• @DKNguyen I'm using DC brushed motor because it produces DC without any conversation. It's quite difficult to find brushed DC motor that has rpm at 28 000 rpm. But I found a 12V brushed DC motor that has a speed at 22000 rpm when no load is applied. Is this motor suitable to generate a 12V electricity? – Samala Dewi Aug 6 '19 at 5:42
• Another consideration is to tune the engine for optimal efficiency vs. max power. You want to keep it in the sweet spot that gives the best BMEP, that is, the torque peak. – hacktastical Aug 6 '19 at 20:44

An alternator will produce a lower voltage at a given RPM than the voltage required to operate it at the same RPM and power level.
This is because when in motor mode the alternator STILL acts as an alternator but the voltage produced opposes the applied voltage and is called the "back EMF".
The motor current is (Vmotor-Valternator)/Zmotor at the load and RPM concerned.

SO to produce 12VDC you will need more RPM than the motor runs at when powered by 12 VDC and with a power level the same as you wish to achieve.

The above applies to brushed or brushless motors - to DC output motors and to AC output alternators. you COULD try to use a brushed motor but a brushless motor will be generally superior in a number of areas including cost, availability, reliability (no brushes or commutator), choice, ... . AC output from a 3 phase (by far the most common) BLDCM can be converted to DC by using 6 diodes and some DC filtering.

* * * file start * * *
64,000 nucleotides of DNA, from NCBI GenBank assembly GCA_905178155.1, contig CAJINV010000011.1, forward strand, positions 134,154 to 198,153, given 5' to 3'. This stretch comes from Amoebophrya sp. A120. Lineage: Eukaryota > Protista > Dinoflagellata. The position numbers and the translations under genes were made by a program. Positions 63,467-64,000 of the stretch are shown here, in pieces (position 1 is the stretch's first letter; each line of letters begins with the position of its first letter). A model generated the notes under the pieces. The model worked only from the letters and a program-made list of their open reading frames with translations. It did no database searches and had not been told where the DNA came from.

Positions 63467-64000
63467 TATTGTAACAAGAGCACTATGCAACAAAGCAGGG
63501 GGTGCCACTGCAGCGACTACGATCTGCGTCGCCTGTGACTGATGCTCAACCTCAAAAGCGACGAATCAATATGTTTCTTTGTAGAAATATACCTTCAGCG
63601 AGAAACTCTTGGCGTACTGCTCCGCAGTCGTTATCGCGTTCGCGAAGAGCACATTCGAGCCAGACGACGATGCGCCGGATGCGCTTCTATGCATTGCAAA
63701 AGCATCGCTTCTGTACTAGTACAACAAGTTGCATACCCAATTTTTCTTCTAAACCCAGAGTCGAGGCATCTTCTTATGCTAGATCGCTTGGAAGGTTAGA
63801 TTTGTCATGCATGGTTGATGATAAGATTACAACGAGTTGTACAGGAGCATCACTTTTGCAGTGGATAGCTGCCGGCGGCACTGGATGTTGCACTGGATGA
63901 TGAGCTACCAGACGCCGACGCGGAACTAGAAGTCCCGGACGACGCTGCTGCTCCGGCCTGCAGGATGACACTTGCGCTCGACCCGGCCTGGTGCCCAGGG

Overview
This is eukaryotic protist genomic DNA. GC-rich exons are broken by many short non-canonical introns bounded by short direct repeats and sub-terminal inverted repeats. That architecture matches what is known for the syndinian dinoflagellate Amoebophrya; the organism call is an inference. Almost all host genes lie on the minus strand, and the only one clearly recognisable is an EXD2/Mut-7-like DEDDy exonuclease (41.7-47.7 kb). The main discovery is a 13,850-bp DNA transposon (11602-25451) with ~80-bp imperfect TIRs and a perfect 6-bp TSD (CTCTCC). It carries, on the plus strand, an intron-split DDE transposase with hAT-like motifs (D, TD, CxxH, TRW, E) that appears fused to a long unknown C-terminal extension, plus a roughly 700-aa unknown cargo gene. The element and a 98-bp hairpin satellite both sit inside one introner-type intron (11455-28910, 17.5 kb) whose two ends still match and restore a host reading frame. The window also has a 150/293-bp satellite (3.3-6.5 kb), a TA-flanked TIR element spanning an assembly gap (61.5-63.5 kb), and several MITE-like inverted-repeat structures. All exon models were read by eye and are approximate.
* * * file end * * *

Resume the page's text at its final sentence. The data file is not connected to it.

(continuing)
Modern BLDCMs (Brushless DC motors) have a "KV" specification. This is the RPM they run at per volt applied. So eg a 2000 KV motor runs at about 2000 RPM per Volta applied etc.

Assume for the moment that motor and alternator speed are the same at a given voltage. In your case you want a motor that requires 12V to run at 28000 RPM.
The KV of this motor is thus KV = speed/volt = 28000/12 = 2300.
However, because Valternator will be lower than Vmotor, to get 12V you will need a higher KV motor - say around 2300 x 1.25 ~~= 3000.
Motors are available with KVs from under 100 (rare) to over 8000 (also rare but far from unknown).

Motor wattages vary very widely, but a say 50 to 100W 3000 KV BLDCM will be readily available.

Examples only:

2300 KV, 12V, 80 Watt, about $US11 here 15V (as motor) at 28,000 RPM around 150W+ - here about$US13.

Many more here

Note: As you load the nitro motor down or throttle it back its RPM will decrease, so a lower KV motor will be able to be operated at around the desired output voltage.